The Wealding Word

The Wealding Word by A C Gogolski Page B

Book: The Wealding Word by A C Gogolski Read Free Book Online
Authors: A C Gogolski
Rawley shot forward, knocking the beast away.
    They faced off, Rawley giving his fiercest snarl, but the grumlin was hardly intimidated. It came at the dog with practiced ease, knife stabbing low. Nell winced to hear her pet yelp in pain. Rawley foundthe creature’s leg though, grinding his teeth into fishy flesh. The grumlin made an angry gurgle, lurching to free itself, but Rawley held on. The notched blade was raised high to finish the job when Peter’s voice rang out from the trees, “Og! Go-mlash to-klee!”
    The creature hesitated, checking its stroke and allowing Rawley an instant to stumble back to Nell’s side. Wide, saucer eyes darted about, trying to take in Peter more clearly. Why was this old human using its language?
    “Er, pardon,” the hermit stammered. “Need to check something.” He stooped to shuffle through a pile of worn volumes in his bag. In horror Nell realized that, rather than food, supplies, or weapons, the whole sack was crammed with nothing more than books.
    As the grumlin stared at the old man, Rawley mustered his strength for another attack. “Stay Rawley, stay!” Nell pleaded, but her friend slowly edged toward the creature, leaking blood with every step. The grumlin waved its knife, flicking its red eyes between the border collie and Peter.
    Rawley knew well enough to keep out of reach this time. They came to an odd impasse while the hermit tossed more books onto the leaves. Rawley could not get past the blade, and the grumlin seemed genuinely puzzled, waiting to hear Peter say something else. After a few tense moments, its patience ran out. It suddenly uttered a series of grisly syllables that might have amounted to a question. The sound of the grumlin’s speech was like the wet crack of crab shells. It filled Nell’s mind with the desolation of the sea.
    Peter gave a weak, “Erm…” in reply.
    The creature spat another bitter word at him, but they could now hear hooves pounding through the forest, and the grumlin seemed to feel that this strange trio was not worth the effort. Fins behind its head slapping violently, it sprang away toward the trees.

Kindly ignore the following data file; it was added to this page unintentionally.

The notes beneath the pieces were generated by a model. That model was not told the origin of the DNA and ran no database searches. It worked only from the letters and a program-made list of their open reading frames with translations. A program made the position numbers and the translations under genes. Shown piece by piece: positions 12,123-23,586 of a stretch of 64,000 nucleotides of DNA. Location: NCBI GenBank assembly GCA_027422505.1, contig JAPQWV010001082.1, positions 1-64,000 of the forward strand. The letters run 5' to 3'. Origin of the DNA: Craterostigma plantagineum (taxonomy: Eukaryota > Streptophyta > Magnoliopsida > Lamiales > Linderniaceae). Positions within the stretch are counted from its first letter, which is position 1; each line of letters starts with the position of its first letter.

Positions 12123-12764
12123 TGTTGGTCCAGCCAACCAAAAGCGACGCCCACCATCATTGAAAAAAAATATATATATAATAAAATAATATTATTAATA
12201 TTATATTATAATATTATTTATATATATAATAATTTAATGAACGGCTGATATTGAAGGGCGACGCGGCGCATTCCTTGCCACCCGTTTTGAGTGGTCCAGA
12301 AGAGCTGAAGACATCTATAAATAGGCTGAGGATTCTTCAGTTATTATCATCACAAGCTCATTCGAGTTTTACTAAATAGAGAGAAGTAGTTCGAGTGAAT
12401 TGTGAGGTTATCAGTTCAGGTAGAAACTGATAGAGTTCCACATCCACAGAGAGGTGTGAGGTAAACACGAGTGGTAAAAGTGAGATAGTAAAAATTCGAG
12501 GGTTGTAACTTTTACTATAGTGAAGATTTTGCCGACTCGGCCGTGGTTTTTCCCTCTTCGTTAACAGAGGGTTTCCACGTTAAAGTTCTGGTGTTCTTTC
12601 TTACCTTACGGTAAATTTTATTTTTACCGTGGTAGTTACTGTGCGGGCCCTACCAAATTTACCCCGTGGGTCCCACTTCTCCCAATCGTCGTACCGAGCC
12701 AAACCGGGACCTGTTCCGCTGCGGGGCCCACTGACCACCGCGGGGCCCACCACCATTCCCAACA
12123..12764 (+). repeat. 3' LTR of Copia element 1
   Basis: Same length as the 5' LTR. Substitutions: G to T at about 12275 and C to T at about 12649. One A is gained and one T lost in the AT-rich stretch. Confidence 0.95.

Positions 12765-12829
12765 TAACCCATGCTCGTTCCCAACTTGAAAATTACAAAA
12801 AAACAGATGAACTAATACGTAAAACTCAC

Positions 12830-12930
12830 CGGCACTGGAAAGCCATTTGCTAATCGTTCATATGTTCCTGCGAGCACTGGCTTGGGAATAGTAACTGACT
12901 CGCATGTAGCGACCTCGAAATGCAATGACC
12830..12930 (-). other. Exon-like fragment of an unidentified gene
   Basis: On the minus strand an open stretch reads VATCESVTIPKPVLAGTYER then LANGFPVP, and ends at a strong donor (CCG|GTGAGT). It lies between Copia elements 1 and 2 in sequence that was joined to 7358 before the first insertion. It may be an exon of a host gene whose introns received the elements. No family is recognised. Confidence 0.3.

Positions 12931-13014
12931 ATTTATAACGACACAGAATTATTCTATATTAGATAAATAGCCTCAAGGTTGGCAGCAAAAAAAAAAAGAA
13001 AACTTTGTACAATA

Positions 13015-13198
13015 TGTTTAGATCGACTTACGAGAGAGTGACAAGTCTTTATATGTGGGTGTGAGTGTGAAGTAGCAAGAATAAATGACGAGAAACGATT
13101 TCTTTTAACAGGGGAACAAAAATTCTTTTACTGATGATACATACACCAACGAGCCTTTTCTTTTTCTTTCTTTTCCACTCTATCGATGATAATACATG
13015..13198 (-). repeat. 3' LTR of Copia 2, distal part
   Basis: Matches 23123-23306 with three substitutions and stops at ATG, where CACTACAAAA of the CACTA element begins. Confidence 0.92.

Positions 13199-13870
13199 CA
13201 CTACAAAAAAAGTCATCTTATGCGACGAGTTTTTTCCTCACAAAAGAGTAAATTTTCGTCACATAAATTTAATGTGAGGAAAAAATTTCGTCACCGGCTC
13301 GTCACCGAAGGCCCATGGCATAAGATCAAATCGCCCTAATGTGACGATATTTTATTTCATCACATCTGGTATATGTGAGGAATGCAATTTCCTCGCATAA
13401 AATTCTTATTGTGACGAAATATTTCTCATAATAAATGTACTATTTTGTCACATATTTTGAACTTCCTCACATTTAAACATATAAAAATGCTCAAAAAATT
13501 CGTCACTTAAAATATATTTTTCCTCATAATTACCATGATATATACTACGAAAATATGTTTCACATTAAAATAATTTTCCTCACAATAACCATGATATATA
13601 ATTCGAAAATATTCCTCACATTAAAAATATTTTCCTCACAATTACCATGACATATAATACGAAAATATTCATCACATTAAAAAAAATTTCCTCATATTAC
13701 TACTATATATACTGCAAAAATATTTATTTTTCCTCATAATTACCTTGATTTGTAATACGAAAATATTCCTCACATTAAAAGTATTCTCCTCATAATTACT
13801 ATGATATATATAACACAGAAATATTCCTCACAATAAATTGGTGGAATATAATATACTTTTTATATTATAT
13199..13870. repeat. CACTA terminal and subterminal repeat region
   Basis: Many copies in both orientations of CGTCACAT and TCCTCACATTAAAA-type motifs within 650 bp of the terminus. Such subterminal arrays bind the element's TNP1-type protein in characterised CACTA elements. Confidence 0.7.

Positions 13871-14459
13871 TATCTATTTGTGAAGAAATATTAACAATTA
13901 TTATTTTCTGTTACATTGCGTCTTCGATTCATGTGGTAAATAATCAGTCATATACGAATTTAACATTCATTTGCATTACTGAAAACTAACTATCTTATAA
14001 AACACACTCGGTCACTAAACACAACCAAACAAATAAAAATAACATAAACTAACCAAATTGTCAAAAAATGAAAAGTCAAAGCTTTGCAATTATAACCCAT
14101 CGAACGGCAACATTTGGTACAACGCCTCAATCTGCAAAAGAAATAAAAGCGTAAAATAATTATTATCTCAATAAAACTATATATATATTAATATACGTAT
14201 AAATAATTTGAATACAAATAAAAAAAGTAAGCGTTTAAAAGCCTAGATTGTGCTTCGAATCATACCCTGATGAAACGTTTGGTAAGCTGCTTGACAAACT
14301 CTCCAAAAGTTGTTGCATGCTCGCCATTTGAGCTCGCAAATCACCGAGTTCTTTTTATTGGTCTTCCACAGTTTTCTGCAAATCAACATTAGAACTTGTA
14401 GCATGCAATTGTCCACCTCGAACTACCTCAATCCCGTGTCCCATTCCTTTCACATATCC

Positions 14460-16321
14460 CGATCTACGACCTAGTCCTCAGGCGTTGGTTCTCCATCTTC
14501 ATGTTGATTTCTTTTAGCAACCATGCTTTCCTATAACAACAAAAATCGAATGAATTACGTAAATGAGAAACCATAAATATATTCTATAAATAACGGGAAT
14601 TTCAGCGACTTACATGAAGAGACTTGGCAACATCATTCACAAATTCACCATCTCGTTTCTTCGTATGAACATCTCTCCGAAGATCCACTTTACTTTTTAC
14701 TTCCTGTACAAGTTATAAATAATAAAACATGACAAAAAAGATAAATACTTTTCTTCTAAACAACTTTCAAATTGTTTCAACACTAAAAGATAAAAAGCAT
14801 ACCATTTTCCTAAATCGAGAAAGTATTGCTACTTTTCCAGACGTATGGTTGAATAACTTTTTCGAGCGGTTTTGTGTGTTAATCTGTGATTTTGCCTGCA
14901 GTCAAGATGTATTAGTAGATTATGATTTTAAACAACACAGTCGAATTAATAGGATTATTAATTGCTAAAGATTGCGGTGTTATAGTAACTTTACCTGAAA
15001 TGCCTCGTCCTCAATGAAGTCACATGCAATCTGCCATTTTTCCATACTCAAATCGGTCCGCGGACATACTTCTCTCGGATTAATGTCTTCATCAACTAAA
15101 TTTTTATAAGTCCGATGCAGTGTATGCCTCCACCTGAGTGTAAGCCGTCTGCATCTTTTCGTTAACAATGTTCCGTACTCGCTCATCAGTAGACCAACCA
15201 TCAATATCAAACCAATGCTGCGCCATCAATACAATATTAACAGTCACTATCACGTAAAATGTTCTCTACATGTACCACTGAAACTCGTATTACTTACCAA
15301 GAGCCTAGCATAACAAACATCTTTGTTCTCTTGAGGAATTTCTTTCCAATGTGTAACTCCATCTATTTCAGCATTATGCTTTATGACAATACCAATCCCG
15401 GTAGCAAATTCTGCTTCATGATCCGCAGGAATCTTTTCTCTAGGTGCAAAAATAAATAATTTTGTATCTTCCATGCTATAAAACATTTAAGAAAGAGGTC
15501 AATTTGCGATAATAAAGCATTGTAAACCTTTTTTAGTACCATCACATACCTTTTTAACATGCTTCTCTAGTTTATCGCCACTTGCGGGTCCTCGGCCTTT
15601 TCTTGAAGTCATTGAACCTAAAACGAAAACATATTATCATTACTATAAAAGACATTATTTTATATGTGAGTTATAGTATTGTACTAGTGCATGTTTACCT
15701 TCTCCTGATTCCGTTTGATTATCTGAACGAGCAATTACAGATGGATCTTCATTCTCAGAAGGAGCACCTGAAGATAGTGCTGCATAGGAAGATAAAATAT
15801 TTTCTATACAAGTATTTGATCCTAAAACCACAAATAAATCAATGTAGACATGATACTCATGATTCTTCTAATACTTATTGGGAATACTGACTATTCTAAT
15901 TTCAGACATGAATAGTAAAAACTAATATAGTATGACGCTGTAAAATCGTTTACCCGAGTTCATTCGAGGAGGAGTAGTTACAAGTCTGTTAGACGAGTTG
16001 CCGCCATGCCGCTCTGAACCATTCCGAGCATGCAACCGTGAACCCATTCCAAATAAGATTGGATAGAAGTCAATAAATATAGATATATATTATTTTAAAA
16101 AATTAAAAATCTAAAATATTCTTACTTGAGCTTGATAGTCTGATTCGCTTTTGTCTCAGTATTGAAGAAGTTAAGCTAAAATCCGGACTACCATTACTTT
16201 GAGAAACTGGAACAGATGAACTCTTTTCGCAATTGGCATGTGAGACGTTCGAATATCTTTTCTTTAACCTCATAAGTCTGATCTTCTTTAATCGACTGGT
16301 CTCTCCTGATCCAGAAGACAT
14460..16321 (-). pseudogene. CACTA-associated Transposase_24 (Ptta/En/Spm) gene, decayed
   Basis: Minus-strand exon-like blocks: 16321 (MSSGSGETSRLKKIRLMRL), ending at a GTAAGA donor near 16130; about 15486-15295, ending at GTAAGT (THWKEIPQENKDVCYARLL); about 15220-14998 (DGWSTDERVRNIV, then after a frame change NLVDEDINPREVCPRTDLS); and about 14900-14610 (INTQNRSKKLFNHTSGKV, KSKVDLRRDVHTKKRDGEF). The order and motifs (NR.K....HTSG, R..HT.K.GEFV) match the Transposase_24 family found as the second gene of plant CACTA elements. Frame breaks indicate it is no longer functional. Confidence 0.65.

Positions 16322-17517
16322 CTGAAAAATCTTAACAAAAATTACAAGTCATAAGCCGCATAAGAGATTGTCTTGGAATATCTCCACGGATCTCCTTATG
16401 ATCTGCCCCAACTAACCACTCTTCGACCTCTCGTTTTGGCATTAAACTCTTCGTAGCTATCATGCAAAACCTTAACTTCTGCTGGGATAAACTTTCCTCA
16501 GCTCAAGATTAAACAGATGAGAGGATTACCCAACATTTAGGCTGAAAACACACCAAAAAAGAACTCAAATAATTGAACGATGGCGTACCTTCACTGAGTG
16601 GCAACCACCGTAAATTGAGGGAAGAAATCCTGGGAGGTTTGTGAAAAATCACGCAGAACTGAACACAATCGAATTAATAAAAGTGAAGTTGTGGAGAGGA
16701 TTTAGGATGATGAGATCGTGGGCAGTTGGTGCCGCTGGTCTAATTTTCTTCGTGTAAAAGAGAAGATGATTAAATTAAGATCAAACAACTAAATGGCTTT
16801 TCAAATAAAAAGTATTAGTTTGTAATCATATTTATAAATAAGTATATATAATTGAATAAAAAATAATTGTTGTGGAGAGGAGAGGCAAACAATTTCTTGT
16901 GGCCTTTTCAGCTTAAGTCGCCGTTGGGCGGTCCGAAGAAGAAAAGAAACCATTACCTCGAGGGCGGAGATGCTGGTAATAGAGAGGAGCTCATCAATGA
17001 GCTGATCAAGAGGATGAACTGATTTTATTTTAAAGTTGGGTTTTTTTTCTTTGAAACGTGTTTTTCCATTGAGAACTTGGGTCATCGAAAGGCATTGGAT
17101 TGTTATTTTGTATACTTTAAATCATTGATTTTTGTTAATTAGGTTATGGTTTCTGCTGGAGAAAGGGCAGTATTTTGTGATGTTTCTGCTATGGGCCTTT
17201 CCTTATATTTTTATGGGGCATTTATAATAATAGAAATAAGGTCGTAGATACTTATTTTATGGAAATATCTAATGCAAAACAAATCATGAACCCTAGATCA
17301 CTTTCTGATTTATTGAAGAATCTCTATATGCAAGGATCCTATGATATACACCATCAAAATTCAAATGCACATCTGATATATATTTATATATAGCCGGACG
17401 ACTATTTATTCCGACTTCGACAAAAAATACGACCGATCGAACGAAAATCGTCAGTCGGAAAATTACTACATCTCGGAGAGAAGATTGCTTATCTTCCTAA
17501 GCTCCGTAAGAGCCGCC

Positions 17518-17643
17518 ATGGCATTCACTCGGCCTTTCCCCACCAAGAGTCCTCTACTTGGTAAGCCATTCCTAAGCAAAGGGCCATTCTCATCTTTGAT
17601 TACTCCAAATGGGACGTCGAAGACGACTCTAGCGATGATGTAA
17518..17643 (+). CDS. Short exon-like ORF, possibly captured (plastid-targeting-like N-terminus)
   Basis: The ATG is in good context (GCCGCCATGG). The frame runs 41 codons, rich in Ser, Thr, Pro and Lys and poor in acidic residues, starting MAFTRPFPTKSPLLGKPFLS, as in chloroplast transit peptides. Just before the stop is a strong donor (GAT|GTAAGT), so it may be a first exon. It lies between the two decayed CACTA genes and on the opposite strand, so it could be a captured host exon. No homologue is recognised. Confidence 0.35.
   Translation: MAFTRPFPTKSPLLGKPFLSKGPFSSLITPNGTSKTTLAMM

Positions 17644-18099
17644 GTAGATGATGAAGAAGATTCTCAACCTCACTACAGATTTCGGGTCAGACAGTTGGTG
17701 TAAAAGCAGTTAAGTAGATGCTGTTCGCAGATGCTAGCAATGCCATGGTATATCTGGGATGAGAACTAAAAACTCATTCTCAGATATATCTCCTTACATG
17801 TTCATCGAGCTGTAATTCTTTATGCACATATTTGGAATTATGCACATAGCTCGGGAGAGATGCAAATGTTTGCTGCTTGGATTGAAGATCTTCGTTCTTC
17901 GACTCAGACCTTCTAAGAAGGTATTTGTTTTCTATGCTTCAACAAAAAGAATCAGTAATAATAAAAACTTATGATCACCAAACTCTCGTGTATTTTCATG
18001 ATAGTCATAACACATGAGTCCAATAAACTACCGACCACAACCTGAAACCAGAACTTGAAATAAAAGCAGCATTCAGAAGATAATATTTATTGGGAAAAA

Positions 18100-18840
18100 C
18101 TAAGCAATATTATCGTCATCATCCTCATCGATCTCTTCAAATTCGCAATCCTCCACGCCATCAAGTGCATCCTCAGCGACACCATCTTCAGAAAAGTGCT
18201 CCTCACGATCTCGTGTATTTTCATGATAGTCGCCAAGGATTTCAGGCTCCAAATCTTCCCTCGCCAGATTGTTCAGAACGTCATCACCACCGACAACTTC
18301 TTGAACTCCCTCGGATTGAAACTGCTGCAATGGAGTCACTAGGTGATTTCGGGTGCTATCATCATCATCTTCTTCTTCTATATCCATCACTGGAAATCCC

“Here it is,” Peter said at last, producing a small book, “My Vodyani Grammar!”
    Danger past, Nell ran forward and clung to Rawley. “You saved us!” She buried her face in his fur. When she brought her arms away, she found her hand was smeared with blood. The dog endured her fawning with a strained look. Drips of red splattered the leaves, but there was little Nell could do.
    Looking up from his book, the hermit laughed triumphantly, “Go-mash to- klas ! ‘We mean you no harm!’ I accidentally told him: ‘We mean you no pork.’ Well, it worked anyway!”
    Nell ignored his mirth. “What else is in your bag?” she demanded. “Do you have bandages?”
    Peter’s smile faded and he shook his head. “No. No bandages – just books. And it’s lucky I brought this one,” he said defensively. “Ah, it’s been too long since I brushed up on my Old Vodyani. I can almost taste the sea on my lips.” It didn’t seem to register with the old man that Rawley had been wounded. Perhaps it didn’t matter to him.
    Nell put her hand over the tiny puncture that was leaking so much blood. She tried to coax the dog to lie down so she could press the sleeve of her coat against his side, but nothing would stem the flow. At that moment Nell knew she was truly cursed: stuck with a useless old man and powerless to help a dying companion. She sobbed in frustration, leaning her head on Rawley’s soft fur. Stroking the dog’s neck, she murmured soothing words to him, feeling the fast thump of his heart. When she looked up, however, three riders on horseback were speaking to Peter. The hermit pointed in the direction the grumlin ran, and two of them galloped off through the trees. The third swung off his mount.
    “Nell!” he cried. “I found you!” She knew the voice immediately: it was Edward, her friend from the castle.

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